SAN FRANCISCO (KPIX 5) — The coronavirus pandemic has hit transit agencies across the Bay Area hard, with BART still operating at slightly more than 10 percent of normal ridership.

The question that BART officials face: What will it take to make people comfortable to ride the train again?

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At midday on a Monday, downtown San Francisco is so quiet it looks like somebody hit the pause button. Still, as business slowly begins to reawaken, BART trains look nothing like normal.

A few months ago, riders were regularly packed into the cars like sardines at commute time.

“It does feel liberating to not be going through those turnstiles with crowds of people everyday. And now I felt like I was the only one taking BART,” said rider Josh Colwell outside the Embarcadero Station.

That, of course, is a huge problem for BART; How to build ridership back up when we’ve all been taught to fear being around others.

“…and also, just the feeling that I can’t really touch anything,” said BART rider Marcelo Steinkemper, “just kind of a weird mental game that I don’t want to touch the seats or any of the hand railings.”

Recently, BART addressed the public’s hesitancy with a 15-step plan to welcome riders back. It begins with cleaning. Officials say they use disinfectant foggers in each car at the end of each day. While that may kill germs, it doesn’t really address the less than pristine look of many of the cars.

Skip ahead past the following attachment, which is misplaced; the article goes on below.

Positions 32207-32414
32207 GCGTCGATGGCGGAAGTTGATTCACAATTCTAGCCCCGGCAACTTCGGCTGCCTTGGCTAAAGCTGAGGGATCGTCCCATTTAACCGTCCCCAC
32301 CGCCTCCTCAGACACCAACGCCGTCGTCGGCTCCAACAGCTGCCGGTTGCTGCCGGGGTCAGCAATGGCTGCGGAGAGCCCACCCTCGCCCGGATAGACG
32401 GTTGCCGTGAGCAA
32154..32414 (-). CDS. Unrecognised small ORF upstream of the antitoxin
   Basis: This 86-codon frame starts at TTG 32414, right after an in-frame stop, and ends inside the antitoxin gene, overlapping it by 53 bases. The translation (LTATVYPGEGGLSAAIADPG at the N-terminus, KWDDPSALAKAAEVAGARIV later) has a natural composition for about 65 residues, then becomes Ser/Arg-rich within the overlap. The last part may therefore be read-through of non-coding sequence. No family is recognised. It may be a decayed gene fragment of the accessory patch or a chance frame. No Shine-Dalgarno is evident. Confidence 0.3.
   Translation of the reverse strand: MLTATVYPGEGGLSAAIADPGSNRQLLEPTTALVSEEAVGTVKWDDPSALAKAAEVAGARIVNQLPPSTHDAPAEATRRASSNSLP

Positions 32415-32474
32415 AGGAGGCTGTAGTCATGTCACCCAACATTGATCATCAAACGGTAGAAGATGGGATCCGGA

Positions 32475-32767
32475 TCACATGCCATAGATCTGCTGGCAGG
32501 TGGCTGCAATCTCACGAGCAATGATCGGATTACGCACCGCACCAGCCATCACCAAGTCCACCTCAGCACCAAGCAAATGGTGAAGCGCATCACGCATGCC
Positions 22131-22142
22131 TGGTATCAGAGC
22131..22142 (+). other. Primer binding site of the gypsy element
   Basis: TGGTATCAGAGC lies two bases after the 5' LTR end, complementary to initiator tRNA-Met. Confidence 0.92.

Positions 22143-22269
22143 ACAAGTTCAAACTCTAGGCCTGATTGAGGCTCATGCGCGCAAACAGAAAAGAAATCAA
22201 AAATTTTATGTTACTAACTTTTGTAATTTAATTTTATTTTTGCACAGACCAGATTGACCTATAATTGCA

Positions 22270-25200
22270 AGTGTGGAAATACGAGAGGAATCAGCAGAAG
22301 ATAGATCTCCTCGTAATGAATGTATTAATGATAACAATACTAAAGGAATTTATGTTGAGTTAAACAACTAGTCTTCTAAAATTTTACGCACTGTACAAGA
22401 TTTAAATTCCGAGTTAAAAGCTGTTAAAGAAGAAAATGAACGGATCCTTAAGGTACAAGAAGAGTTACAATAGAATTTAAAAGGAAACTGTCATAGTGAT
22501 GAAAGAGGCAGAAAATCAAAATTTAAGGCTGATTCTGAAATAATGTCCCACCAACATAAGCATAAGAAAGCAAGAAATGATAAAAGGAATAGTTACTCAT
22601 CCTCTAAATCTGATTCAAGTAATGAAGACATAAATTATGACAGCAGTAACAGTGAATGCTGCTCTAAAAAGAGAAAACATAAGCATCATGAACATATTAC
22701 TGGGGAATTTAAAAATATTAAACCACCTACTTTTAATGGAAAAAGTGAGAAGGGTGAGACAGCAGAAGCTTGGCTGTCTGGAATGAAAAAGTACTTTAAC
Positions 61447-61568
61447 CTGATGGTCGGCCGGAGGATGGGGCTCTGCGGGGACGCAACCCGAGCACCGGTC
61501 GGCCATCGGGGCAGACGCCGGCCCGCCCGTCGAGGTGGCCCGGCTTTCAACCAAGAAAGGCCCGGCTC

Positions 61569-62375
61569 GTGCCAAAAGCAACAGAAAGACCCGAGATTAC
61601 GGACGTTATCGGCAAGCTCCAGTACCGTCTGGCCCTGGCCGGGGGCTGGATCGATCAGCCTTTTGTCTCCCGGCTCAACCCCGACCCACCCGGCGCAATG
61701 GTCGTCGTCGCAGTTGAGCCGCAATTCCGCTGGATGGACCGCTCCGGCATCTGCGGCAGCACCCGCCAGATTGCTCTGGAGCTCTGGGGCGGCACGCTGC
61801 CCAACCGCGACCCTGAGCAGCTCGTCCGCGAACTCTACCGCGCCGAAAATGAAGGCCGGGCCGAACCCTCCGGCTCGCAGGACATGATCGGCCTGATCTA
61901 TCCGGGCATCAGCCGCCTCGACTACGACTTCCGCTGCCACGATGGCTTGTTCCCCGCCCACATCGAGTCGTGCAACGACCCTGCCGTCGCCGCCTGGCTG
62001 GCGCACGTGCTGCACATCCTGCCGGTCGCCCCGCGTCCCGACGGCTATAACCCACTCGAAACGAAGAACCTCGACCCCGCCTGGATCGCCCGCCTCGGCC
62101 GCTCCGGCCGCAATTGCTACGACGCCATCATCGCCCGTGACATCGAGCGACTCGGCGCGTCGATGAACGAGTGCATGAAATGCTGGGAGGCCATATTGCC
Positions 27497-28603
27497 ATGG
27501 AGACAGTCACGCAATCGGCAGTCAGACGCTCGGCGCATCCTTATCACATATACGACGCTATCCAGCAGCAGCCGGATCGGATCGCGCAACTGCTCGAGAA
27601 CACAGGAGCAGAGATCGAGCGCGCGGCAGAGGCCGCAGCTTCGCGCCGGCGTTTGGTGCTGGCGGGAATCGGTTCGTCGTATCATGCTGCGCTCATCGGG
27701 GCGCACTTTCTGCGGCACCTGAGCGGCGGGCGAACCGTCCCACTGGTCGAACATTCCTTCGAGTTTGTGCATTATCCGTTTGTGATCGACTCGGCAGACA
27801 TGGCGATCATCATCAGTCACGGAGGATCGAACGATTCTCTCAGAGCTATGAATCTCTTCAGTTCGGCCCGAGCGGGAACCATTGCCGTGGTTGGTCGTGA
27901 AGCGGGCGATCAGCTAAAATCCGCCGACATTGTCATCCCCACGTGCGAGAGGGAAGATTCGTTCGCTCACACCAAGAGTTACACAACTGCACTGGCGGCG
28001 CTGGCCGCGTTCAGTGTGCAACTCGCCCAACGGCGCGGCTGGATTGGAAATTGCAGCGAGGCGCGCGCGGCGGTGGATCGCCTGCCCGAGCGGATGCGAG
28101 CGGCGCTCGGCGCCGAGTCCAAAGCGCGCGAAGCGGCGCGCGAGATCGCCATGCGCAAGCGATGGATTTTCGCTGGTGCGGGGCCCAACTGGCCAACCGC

“You know, the window sill or the window may look dirty. That does not mean the car wasn’t disinfected,” said BART spokesperson Alicia Trost. “And our focus right now is truly on disinfecting and wiping the touch points.”

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“I can deal with the touching,” said SF resident Karen Liao. “I don’t usually touch it, anyway, in any circumstance. But you can’t help breathing other people’s air.”

That seems to be the major obstacle BART faces. They are trying to restrict cars to 30 people to allow for social distancing. In fact, the trains coming from Pittsburg/Bay Point were exceeding that, leading BART officials to add more frequent service on Monday.

But BART cars are not like a restaurant where they can space seats six feet apart. If and when ridership increases, it may become too uncomfortable for some people to handle.

“It’s just getting used to coming back to situations where you’re sharing space with someone,” Trost said. “And it really comes down to the face masks. We need to make sure our riders have access to face masks and that they’re wearing face masks.”

But face masks offer only limited protection, especially for long periods in enclosed spaces. The truth is, the coronavirus has a lot of people spooked. Memories of how crowded BART used to be are hard to ignore.

Rider Tra’bon Clay believes there is really only one solution to the problem. He said if he owned a car he wouldn’t spend time on BART at all.

“I say the sickness…it needs to go away. We need to find a cure. Because it [BART] is a confined space,” Clay said.

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And BART is expecting it to be a slow recovery. Their most optimistic projection for next year is that ridership will be about half of what it was before the pandemic.